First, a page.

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  • Geebo 8:00 am on May 29, 2019 Permalink | Reply
    Tags: getaway cars, Lime, LimePod, ride sharing,   

    Follow that Lime! 

    Follow that Lime!

    When you first hear the concept of LimePod it sounds like a great alternative to other rideshare platforms and public transportation. With the Lime app, you can unlock a car called a LimePod for $1.00 that you can drive around town for $.40 a minute. Right now, the program is only available in the Seattle area but if history is any indicator it will soon be coming to other cities as Lime has their motorized scooters for use in many locations. However, it seems that Seattle can’t have nice things as the LimePods are being used for illegal actions.

    According to reports from King County in Washington State, the LimePods are allegedly being used as getaway vehicles in porch and mail thefts. In order to use a LimePod, a user has to submit a copy of their driver’s license before they can use the service but if someone were to gain access to a stolen phone it wouldn’t take much to bypass security measures if that phone’s LimePod account had already been approved.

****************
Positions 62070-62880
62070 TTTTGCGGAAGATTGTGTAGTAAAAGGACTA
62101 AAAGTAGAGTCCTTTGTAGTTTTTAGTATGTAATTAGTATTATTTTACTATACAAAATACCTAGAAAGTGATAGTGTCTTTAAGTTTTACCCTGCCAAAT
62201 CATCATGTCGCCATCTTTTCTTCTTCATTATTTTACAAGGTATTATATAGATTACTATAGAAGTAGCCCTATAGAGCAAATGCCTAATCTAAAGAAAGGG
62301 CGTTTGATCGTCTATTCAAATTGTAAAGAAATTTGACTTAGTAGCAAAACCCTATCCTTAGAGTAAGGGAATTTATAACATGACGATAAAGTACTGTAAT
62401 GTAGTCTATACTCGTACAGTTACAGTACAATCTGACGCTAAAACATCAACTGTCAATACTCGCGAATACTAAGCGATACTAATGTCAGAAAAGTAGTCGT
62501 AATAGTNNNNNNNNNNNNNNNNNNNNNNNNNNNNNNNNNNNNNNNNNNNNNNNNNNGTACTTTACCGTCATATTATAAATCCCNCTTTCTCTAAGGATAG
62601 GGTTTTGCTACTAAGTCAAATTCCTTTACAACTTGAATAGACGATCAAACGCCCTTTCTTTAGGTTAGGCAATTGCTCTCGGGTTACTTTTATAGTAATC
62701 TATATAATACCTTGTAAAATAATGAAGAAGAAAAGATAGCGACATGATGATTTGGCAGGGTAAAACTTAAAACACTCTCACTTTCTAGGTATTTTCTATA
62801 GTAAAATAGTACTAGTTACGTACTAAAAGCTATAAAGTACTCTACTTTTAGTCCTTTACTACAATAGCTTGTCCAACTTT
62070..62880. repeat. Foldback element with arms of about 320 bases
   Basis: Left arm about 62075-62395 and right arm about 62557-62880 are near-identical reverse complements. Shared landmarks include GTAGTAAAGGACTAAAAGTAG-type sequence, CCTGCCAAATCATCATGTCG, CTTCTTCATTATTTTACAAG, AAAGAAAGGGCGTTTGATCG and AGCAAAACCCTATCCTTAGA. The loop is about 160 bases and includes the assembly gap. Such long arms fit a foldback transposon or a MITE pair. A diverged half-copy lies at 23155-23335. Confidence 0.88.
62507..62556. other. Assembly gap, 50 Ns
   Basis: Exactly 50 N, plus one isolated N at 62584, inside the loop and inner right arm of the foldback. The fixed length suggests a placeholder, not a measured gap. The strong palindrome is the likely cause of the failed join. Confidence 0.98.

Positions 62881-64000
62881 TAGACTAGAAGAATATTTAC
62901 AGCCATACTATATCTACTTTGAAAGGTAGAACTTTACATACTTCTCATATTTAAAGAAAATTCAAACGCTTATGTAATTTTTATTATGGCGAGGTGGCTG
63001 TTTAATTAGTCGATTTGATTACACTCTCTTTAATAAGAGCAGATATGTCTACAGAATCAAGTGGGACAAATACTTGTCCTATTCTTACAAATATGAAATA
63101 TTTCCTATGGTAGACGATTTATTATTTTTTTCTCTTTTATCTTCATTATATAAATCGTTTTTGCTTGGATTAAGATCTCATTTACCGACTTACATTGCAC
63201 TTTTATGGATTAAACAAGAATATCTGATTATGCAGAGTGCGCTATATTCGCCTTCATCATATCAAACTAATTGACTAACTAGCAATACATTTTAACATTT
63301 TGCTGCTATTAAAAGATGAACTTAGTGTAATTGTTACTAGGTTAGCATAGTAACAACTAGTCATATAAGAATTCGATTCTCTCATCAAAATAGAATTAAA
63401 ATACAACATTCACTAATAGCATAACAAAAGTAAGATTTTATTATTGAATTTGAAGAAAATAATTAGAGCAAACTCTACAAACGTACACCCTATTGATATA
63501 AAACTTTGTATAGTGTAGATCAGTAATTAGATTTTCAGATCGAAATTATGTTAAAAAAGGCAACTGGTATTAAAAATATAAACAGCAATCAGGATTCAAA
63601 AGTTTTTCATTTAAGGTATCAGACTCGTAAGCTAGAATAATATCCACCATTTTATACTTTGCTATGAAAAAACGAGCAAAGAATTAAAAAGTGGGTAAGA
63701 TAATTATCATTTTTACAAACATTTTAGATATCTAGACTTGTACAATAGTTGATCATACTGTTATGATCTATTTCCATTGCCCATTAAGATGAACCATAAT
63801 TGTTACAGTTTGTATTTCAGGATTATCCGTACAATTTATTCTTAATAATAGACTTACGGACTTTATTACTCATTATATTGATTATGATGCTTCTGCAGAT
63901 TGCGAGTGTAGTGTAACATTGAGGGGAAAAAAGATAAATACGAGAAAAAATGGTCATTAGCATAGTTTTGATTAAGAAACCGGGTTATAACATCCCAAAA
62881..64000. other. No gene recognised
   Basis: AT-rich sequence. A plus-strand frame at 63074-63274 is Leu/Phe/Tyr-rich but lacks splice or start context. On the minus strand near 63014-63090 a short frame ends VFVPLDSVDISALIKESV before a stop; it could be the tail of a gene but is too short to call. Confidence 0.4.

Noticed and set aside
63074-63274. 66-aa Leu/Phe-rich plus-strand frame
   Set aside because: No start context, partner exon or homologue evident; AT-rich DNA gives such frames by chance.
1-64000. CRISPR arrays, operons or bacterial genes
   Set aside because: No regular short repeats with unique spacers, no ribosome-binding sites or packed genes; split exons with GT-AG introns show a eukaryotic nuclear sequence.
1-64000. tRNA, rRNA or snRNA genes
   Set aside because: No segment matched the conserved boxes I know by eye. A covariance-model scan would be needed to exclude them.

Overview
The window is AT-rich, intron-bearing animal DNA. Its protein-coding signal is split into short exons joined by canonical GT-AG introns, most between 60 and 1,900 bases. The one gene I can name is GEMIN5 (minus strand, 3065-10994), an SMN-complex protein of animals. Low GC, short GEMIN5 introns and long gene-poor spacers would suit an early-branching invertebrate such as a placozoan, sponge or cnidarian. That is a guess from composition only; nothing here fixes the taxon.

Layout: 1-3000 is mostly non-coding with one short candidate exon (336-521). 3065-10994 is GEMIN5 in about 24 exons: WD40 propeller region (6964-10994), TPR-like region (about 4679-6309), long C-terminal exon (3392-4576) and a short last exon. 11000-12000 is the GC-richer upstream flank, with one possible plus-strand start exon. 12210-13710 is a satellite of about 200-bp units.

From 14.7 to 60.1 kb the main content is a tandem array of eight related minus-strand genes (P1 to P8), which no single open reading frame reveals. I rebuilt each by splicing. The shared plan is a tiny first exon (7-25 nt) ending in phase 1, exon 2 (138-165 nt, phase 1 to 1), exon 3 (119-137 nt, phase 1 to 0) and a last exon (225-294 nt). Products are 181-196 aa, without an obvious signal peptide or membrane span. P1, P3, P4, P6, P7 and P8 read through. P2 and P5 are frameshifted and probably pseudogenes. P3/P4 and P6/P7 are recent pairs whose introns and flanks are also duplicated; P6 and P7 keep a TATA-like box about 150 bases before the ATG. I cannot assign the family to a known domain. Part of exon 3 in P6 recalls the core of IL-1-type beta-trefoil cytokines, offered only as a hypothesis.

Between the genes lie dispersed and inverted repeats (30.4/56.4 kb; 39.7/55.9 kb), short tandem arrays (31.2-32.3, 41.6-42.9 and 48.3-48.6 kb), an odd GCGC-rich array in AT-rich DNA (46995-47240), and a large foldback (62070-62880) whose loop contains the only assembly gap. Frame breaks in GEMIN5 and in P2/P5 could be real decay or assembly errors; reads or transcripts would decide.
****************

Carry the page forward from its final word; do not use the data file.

Sadly, this seems to be a recurring trend as even rental scooters have been used as getaway vehicles in even such crimes like bank robbery. When someone comes up with an idea to help those around them there are always those who will look to take advantage of that assistance. Unfortunately, for a platform like LimePod to truly work without hiccups, it seems that even more stringent security measures are needed.

  • Geebo 8:00 am on April 26, 2019 Permalink | Reply
    Tags: , , ride sharing, ,   

    Can Uber and Lyft survive strike? 

    Can Uber and Lyft survive strike?

    It appears that the gig economy is about to face a major milestone in its relatively short history. While some cities and taxi unions have opposed the invasion of ridesharing services like Uber and Lyft, now it’s the ridesharing drivers themselves that are fighting back against the companies. On May 8th, Uber is set to issue its IPO. Some estimates put Uber’s valuation at between $80 billion and $90 billion. Meanwhile, many of their drivers earn less than minimum wage and plan to do something about it.